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Cheveldayoff wins Canadian crown, competes at global beauty pageant

Brenda Cheveldayoff of Blaine Lake was featured on the cover of a glamour magazine after winning the Canadian Mrs. Canada Globe Classique crown

It’s a long way from the banks of the North Saskatchewan River to Palm Springs, California.

But for Blaine Lake’s Brenda Cheveldayoff, the journey has been both challenging and rewarding.

Cheveldayoff, known provincially for her dedicated work in preserving and promoting the historic Doukhobor Dugout House southeast of her hometown; is preparing to step onto the stage at the Mrs. Globe pageant in Palm Springs June 12-15.

She qualified for the prestigious international event after winning both the Saskatchewan and Canadian national Mrs. Globe Classique titles. She’ll be competing against 21 other women in the age 50+ division.

“It will be a bit hectic in the lead-up to the pageant because I also compete in body-building,” said Cheveldayoff in a phone interview on Friday, May 24. “I’m scheduled to be on stage at a body-building competition in Regina on Saturday, June 8. And then the next day, Sunday, I get on a plane to head for the pageant in Palm Springs.”

Cheveldayoff said the two types of competitions are “worlds apart,” but her fitness regime for body-building has obviously proved advantageous.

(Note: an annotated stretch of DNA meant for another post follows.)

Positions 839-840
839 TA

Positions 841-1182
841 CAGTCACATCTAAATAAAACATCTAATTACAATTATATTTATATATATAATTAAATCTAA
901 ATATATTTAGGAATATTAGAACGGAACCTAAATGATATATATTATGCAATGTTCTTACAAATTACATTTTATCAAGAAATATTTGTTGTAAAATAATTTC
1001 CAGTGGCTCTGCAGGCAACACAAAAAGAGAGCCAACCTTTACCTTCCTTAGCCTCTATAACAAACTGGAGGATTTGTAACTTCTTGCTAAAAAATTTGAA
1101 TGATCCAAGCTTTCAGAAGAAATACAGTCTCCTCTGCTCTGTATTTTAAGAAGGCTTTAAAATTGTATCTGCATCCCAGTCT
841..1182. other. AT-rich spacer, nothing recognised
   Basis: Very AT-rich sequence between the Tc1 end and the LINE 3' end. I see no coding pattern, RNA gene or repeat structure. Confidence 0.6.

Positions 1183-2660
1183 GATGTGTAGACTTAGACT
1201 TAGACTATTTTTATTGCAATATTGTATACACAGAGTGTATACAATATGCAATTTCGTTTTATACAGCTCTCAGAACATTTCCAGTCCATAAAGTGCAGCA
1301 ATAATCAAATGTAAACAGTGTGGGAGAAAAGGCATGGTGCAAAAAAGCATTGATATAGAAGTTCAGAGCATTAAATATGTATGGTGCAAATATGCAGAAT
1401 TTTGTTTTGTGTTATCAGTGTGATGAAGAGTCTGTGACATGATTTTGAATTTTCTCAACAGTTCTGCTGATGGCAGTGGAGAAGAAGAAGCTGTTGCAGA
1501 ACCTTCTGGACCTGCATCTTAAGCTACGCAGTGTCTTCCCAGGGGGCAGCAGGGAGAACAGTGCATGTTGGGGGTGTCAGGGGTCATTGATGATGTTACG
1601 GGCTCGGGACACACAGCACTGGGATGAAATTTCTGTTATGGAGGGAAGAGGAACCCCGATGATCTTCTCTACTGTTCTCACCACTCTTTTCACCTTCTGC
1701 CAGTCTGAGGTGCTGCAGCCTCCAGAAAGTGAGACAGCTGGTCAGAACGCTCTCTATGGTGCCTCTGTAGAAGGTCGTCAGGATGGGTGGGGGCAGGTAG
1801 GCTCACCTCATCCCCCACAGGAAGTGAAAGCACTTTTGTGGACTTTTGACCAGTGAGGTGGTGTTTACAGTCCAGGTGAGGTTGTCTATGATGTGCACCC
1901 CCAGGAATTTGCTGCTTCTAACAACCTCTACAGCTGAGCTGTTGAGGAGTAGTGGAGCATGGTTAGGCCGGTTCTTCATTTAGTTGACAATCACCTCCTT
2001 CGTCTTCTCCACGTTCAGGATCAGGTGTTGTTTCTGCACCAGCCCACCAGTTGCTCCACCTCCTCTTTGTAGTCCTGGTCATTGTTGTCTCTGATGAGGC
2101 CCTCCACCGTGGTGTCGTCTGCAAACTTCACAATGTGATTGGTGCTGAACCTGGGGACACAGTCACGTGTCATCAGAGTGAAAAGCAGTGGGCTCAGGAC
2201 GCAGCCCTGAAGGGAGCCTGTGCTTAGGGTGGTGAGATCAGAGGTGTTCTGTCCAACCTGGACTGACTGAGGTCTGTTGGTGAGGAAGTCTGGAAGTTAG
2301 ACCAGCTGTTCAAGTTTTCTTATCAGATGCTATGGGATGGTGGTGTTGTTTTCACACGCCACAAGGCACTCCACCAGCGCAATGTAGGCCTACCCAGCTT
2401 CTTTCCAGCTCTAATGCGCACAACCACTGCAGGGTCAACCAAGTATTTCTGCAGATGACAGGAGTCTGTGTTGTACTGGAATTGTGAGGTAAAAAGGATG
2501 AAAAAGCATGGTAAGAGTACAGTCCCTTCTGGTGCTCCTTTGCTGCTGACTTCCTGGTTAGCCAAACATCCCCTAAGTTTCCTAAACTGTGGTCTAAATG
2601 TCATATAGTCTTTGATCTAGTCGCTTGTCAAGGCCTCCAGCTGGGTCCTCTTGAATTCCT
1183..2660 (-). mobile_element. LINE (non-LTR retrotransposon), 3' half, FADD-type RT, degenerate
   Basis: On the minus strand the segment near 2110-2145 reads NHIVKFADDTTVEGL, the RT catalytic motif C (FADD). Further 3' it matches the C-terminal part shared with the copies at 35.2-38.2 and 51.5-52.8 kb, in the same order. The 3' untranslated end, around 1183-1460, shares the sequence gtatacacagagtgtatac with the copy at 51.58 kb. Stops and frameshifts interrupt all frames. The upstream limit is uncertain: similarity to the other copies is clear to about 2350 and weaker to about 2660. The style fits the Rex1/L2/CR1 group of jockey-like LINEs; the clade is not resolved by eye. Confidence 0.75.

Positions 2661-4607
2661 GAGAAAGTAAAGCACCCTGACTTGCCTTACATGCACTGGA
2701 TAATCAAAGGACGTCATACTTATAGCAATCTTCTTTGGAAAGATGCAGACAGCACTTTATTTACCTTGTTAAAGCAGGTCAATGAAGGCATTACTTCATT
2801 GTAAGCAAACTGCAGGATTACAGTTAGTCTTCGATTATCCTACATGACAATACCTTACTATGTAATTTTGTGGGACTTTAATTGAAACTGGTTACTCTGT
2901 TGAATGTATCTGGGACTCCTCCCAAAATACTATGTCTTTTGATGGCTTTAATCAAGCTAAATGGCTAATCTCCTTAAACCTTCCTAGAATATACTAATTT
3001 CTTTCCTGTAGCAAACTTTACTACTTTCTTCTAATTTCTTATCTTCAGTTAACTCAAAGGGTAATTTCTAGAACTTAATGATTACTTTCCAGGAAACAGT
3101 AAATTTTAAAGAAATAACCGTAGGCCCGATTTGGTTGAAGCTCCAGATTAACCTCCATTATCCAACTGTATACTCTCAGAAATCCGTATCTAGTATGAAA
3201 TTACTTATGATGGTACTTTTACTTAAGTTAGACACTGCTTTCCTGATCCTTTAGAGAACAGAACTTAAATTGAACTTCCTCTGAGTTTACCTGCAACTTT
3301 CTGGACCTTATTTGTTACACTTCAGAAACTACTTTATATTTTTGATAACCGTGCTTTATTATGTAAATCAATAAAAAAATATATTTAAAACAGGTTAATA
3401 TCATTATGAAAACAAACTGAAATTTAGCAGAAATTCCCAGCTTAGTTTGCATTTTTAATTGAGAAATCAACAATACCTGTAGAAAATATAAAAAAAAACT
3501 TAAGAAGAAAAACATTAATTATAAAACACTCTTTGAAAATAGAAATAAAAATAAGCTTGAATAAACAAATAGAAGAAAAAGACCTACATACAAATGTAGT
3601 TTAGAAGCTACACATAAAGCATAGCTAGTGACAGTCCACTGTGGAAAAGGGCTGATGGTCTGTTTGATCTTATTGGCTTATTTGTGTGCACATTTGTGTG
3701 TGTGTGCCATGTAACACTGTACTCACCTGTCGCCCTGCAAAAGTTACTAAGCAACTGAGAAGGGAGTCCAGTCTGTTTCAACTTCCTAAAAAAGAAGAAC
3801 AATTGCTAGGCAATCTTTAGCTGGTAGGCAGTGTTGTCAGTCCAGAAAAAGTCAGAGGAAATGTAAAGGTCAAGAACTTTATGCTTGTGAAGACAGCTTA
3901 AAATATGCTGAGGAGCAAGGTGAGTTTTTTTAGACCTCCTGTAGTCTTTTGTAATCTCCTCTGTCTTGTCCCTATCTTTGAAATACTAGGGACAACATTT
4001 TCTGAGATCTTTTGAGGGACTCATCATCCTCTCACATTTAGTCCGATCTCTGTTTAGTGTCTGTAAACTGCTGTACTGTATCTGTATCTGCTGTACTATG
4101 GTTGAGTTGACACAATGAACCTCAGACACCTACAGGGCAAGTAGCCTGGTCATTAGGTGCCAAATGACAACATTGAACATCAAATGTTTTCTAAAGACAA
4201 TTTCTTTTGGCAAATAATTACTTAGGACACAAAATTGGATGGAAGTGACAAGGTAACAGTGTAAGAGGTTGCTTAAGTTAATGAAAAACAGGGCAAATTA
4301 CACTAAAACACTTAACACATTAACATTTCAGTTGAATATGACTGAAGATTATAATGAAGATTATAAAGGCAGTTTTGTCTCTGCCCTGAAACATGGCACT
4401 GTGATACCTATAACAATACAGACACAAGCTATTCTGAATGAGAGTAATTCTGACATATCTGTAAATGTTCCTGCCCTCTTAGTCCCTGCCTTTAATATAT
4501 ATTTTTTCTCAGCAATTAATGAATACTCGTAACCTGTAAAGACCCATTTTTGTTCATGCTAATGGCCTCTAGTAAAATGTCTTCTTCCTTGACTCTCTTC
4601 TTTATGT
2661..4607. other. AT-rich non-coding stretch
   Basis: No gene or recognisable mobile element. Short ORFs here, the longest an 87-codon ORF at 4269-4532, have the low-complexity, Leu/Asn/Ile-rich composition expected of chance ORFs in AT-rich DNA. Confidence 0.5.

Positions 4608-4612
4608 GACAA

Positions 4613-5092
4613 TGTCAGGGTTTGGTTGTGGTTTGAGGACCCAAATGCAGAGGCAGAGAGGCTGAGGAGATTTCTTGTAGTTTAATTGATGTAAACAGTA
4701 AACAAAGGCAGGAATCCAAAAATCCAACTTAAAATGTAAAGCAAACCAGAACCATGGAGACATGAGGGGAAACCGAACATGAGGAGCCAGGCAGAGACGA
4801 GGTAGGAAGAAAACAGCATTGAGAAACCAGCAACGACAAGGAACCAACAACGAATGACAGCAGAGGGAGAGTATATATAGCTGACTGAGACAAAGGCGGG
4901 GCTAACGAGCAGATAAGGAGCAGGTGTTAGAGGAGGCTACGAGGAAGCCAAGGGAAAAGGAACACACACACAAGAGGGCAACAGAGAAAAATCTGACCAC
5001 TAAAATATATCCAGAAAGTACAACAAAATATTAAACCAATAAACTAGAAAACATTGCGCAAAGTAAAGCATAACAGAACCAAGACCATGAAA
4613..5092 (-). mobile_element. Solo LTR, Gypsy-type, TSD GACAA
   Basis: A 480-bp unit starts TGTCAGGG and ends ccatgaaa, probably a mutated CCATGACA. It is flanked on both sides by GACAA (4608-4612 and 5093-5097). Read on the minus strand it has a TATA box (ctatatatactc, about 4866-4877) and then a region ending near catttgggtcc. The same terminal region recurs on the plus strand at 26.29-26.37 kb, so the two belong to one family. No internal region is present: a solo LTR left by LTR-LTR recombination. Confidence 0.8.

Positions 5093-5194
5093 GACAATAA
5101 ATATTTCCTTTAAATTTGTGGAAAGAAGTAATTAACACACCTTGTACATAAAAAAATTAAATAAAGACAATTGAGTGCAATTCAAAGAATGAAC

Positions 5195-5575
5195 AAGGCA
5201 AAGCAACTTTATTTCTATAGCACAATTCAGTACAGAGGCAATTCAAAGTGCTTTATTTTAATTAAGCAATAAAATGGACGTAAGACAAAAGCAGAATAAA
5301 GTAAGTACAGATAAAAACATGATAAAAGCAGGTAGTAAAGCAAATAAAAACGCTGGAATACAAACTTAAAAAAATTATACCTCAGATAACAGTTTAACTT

“If I didn’t do body building, I don’t think I would have been approached to enter this pageant,” said Cheveldayoff. “I’ve been doing body-building for about five years, but just got involved in the pageant scene last January.”

She said the international pageant brings together competitors from around the world. While physical beauty is important, there is also a huge emphasis on the competitors’ volunteer involvement and commitment to their community. Public speaking is a key component in the competition.

“I have my speech nailed down,” she said. “I’m focusing on the fact that I’m a grain farmer that helps feed the world. I think that’s very important. I’m also bringing in my Russian heritage, and the role the Doukhobor people played in the history of Saskatchewan. It’s really about telling a story that will be meaningful.

“I’m very comfortable speaking in front of people because I’ve worked for so many years to make the Doukhobor Dugout House a going concern. It’s all about connecting with people.”

She credits motivational speaker and writer Norm Rebin with helping her get to the next level. “He’s my mentor,” she said. “He’s helped me develop confidence in my abilities.”

The Doukhobor Dugout House is featured in the 2019 Saskatchewan Valley Visitors Guide, published by the Clark’s Crossing Gazette and available at tourism destinations throughout the region.

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